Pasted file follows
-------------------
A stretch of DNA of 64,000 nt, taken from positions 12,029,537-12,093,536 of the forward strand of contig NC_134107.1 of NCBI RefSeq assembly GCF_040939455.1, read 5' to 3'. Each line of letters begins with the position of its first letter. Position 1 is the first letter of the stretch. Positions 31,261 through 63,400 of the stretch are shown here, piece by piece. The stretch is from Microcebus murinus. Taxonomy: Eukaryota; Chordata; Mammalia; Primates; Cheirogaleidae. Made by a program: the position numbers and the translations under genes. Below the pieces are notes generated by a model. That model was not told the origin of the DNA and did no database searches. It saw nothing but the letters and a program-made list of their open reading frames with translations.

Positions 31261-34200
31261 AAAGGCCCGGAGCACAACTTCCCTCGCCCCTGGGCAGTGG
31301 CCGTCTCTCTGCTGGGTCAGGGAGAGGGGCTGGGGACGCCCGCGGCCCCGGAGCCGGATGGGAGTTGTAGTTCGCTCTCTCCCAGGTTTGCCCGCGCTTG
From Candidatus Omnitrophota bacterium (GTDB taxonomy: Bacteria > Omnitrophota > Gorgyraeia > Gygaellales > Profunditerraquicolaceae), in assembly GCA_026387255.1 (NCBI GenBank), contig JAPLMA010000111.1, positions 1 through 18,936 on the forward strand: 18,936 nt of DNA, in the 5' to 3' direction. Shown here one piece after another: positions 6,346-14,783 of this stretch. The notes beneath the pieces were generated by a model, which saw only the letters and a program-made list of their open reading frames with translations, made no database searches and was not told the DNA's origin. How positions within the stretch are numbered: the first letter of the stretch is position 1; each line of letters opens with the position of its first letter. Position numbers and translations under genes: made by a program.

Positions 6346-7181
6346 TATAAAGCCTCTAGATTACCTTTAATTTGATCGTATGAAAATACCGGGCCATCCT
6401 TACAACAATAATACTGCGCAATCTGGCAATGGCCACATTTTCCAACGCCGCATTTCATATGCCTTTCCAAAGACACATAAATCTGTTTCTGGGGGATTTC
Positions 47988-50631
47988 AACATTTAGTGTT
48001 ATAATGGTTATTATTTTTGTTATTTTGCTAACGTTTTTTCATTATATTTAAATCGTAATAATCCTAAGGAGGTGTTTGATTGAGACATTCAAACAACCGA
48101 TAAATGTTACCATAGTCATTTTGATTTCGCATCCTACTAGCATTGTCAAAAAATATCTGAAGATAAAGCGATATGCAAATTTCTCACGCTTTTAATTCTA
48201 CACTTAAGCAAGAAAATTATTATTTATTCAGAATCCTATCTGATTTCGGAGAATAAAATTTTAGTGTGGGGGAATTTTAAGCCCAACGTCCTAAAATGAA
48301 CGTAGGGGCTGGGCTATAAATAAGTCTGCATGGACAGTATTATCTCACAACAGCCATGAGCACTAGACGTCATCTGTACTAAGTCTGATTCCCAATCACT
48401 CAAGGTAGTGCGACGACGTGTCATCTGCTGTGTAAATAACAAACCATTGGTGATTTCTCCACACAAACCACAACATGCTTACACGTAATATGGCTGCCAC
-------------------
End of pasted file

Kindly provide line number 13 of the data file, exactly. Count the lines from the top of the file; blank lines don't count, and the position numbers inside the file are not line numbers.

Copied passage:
48201 CACTTAAGCAAGAAAATTATTATTTATTCAGAATCCTATCTGATTTCGGAGAATAAAATTTTAGTGTGGGGGAATTTTAAGCCCAACGTCCTAAAATGAA